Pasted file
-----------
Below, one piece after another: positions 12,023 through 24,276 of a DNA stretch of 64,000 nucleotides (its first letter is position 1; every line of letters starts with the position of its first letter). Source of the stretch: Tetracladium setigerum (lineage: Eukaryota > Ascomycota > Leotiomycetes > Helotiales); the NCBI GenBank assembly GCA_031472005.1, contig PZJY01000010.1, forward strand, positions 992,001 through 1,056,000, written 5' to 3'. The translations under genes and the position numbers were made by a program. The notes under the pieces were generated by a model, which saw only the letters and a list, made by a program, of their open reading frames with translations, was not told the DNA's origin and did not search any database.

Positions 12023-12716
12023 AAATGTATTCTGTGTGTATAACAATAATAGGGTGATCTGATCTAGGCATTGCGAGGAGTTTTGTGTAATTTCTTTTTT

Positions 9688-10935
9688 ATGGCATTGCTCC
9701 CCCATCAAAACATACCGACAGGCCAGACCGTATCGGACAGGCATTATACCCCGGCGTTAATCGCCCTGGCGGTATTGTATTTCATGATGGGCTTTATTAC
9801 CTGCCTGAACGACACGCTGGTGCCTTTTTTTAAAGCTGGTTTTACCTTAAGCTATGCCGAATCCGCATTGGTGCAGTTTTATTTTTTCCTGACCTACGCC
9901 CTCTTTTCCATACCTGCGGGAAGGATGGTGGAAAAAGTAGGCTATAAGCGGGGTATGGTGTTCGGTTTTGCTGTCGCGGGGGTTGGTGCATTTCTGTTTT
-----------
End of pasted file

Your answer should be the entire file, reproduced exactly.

Below, one piece after another: positions 12,023 through 24,276 of a DNA stretch of 64,000 nucleotides (its first letter is position 1; every line of letters starts with the position of its first letter). Source of the stretch: Tetracladium setigerum (lineage: Eukaryota > Ascomycota > Leotiomycetes > Helotiales); the NCBI GenBank assembly GCA_031472005.1, contig PZJY01000010.1, forward strand, positions 992,001 through 1,056,000, written 5' to 3'. The translations under genes and the position numbers were made by a program. The notes under the pieces were generated by a model, which saw only the letters and a list, made by a program, of their open reading frames with translations, was not told the DNA's origin and did not search any database.

Positions 12023-12716
12023 AAATGTATTCTGTGTGTATAACAATAATAGGGTGATCTGATCTAGGCATTGCGAGGAGTTTTGTGTAATTTCTTTTTT

Positions 9688-10935
9688 ATGGCATTGCTCC
9701 CCCATCAAAACATACCGACAGGCCAGACCGTATCGGACAGGCATTATACCCCGGCGTTAATCGCCCTGGCGGTATTGTATTTCATGATGGGCTTTATTAC
9801 CTGCCTGAACGACACGCTGGTGCCTTTTTTTAAAGCTGGTTTTACCTTAAGCTATGCCGAATCCGCATTGGTGCAGTTTTATTTTTTCCTGACCTACGCC
9901 CTCTTTTCCATACCTGCGGGAAGGATGGTGGAAAAAGTAGGCTATAAGCGGGGTATGGTGTTCGGTTTTGCTGTCGCGGGGGTTGGTGCATTTCTGTTTT